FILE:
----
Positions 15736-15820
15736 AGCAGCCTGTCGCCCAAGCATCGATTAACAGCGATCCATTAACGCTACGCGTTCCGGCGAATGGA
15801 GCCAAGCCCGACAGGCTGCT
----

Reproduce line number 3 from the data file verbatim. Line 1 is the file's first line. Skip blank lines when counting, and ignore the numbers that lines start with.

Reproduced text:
15801 GCCAAGCCCGACAGGCTGCT